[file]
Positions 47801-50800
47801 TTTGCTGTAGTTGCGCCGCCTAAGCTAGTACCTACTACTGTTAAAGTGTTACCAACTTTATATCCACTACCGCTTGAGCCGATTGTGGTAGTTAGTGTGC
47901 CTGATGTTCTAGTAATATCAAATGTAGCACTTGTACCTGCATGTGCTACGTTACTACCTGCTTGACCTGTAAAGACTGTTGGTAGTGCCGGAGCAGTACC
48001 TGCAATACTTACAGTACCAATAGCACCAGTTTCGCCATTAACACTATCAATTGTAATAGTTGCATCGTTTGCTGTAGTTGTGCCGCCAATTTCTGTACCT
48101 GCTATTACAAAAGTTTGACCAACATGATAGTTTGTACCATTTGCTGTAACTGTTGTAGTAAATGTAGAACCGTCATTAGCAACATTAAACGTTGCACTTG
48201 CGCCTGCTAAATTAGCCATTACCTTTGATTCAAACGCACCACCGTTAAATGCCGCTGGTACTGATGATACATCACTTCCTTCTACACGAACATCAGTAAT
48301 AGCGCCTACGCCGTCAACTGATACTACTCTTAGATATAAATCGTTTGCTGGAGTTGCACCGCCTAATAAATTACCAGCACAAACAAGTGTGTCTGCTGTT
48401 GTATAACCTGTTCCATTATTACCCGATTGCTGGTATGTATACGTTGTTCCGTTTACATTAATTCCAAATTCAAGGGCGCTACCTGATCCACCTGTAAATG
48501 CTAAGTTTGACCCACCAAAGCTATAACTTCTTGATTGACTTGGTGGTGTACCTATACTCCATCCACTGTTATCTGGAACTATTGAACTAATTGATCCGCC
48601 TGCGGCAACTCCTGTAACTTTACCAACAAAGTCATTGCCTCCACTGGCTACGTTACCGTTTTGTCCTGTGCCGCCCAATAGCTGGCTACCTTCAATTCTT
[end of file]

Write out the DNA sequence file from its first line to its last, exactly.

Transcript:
Positions 47801-50800
47801 TTTGCTGTAGTTGCGCCGCCTAAGCTAGTACCTACTACTGTTAAAGTGTTACCAACTTTATATCCACTACCGCTTGAGCCGATTGTGGTAGTTAGTGTGC
47901 CTGATGTTCTAGTAATATCAAATGTAGCACTTGTACCTGCATGTGCTACGTTACTACCTGCTTGACCTGTAAAGACTGTTGGTAGTGCCGGAGCAGTACC
48001 TGCAATACTTACAGTACCAATAGCACCAGTTTCGCCATTAACACTATCAATTGTAATAGTTGCATCGTTTGCTGTAGTTGTGCCGCCAATTTCTGTACCT
48101 GCTATTACAAAAGTTTGACCAACATGATAGTTTGTACCATTTGCTGTAACTGTTGTAGTAAATGTAGAACCGTCATTAGCAACATTAAACGTTGCACTTG
48201 CGCCTGCTAAATTAGCCATTACCTTTGATTCAAACGCACCACCGTTAAATGCCGCTGGTACTGATGATACATCACTTCCTTCTACACGAACATCAGTAAT
48301 AGCGCCTACGCCGTCAACTGATACTACTCTTAGATATAAATCGTTTGCTGGAGTTGCACCGCCTAATAAATTACCAGCACAAACAAGTGTGTCTGCTGTT
48401 GTATAACCTGTTCCATTATTACCCGATTGCTGGTATGTATACGTTGTTCCGTTTACATTAATTCCAAATTCAAGGGCGCTACCTGATCCACCTGTAAATG
48501 CTAAGTTTGACCCACCAAAGCTATAACTTCTTGATTGACTTGGTGGTGTACCTATACTCCATCCACTGTTATCTGGAACTATTGAACTAATTGATCCGCC
48601 TGCGGCAACTCCTGTAACTTTACCAACAAAGTCATTGCCTCCACTGGCTACGTTACCGTTTTGTCCTGTGCCGCCCAATAGCTGGCTACCTTCAATTCTT